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The messy failure of Corinthian Colleges raises questions about limitations of the Education Department's oversight of for-profit chains, and how it might tighten as other companies teeter.
Employers view for-profits and community colleges equally on job applications, a novel study finds, but what that means is in the eye of the beholder.
For-profits are under fire, and a few have made the jump to become nonprofits. But the process is tricky and offers a mixed bag on regulatory benefits.
Education Department and for-profit college company agree to a phasing out plan, with 85 U.S. campuses on the block and a dozen to close.
Corinthian Colleges and the feds have a day to decide how to dismantle the huge for-profit, with the fate of students, employees and $1.2 billion in loans hanging in the balance.
The Education Department improvised in helping to shut down Corinthian Colleges, raising questions about a similar approach with other large for-profits.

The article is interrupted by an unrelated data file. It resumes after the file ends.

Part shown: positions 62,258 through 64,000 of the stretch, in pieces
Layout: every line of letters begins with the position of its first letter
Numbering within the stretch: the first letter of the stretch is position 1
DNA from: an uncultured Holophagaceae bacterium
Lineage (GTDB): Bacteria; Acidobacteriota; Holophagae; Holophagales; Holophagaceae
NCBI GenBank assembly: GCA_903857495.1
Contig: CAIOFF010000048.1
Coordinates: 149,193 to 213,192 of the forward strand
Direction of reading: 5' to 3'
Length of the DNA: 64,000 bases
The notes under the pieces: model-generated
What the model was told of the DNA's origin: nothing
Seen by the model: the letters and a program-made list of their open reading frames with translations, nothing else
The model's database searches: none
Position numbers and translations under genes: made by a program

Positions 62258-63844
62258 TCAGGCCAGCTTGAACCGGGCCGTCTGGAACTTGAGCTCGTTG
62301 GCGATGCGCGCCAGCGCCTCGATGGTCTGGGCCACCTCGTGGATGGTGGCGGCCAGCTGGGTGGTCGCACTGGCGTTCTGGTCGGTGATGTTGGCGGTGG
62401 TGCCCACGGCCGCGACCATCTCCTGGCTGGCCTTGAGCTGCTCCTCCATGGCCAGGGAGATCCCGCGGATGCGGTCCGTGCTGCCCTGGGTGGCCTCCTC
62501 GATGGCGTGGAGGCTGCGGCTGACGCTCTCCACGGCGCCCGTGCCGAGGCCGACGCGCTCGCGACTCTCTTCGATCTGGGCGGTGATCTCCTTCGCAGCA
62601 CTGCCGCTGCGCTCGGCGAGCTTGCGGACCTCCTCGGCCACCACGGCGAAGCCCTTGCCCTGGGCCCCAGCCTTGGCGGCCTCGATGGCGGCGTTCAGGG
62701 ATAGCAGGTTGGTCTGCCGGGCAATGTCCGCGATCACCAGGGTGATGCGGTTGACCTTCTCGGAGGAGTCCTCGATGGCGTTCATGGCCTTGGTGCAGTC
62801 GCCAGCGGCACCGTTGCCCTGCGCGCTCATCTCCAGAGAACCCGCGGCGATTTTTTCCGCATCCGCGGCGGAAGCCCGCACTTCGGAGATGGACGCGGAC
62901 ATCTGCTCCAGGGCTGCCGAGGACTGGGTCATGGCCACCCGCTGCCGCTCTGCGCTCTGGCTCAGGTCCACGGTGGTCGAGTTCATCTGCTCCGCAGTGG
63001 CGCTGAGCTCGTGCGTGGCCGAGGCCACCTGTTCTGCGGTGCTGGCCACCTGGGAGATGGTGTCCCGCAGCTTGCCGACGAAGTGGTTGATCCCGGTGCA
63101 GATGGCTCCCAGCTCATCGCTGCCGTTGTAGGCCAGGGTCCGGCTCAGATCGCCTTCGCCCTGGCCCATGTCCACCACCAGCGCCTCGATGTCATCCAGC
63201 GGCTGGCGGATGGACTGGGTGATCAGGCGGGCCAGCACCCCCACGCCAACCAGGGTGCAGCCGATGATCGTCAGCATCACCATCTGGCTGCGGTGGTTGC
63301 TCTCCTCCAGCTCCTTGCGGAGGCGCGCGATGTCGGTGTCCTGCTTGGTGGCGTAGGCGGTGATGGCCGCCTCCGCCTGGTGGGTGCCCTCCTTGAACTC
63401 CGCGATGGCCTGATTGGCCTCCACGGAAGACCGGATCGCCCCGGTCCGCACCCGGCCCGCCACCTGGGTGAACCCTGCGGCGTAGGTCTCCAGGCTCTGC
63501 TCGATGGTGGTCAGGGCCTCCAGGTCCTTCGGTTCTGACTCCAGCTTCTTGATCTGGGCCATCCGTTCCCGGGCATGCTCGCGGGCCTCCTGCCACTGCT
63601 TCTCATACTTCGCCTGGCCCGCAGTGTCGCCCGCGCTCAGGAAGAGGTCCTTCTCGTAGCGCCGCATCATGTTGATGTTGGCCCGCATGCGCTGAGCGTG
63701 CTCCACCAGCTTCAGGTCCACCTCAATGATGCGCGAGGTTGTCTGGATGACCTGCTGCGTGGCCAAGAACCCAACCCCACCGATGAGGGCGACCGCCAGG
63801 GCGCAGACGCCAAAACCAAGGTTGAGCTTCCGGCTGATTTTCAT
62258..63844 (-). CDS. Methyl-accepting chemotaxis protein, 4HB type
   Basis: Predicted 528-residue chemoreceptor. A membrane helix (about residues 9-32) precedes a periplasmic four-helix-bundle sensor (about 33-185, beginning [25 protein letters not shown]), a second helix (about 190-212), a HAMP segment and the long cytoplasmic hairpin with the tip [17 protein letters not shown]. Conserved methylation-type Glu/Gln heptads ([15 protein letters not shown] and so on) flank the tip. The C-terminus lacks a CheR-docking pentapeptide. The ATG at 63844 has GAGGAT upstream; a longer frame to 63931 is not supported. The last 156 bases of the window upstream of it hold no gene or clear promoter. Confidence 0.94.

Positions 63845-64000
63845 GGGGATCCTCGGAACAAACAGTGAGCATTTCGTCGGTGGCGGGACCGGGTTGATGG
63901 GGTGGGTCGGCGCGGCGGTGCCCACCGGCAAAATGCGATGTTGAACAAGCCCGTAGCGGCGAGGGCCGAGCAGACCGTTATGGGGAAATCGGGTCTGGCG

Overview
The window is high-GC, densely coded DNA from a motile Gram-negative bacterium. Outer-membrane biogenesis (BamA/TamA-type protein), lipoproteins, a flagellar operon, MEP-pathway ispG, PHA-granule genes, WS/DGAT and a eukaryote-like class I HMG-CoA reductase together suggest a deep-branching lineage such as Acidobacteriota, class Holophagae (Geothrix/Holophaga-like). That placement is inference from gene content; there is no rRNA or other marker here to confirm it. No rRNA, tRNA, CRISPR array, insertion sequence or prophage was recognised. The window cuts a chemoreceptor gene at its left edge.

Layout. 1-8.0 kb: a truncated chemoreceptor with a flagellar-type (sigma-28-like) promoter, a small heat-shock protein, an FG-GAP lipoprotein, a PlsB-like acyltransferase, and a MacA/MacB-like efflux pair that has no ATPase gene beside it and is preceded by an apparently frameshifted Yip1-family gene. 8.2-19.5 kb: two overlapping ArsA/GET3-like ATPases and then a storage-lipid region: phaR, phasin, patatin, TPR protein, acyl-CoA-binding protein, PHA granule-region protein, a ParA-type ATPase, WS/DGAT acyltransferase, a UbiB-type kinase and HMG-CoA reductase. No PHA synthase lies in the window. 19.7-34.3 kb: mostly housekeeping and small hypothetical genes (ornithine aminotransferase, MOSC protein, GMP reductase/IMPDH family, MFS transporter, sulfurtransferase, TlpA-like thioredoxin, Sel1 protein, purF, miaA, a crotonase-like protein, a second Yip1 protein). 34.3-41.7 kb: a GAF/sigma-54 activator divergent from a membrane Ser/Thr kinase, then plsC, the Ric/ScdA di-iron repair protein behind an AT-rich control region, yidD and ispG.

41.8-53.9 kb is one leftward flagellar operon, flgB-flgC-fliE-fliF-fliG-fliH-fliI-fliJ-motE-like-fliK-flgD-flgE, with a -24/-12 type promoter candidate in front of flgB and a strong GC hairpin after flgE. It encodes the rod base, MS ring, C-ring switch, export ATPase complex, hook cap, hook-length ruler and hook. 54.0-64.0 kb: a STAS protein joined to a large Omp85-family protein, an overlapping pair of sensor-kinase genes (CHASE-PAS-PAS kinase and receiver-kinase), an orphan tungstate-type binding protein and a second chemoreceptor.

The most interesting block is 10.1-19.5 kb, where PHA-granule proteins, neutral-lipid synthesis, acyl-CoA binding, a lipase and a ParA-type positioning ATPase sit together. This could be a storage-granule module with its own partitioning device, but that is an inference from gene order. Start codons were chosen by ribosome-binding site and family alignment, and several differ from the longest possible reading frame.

Corinthian Colleges and the Education Department strike a deal to keep the for-profit chain afloat long enough to sell or "teach out" its 107 campuses.
Corinthian Colleges Inc. teeters on the brink as the Education Department delays payments, raising worries about what will happen to the for-profit's 72,000 students.
Experiments with adaptive learning spread, particularly at large for-profits, as technology takes a wide range of sometimes overlapping forms.
As public comment period ends for the administration's "gainful employment" proposal, for-profit colleges and supporters blast the rules as an overreach; critics of the industry say proposal doesn't go far enough.
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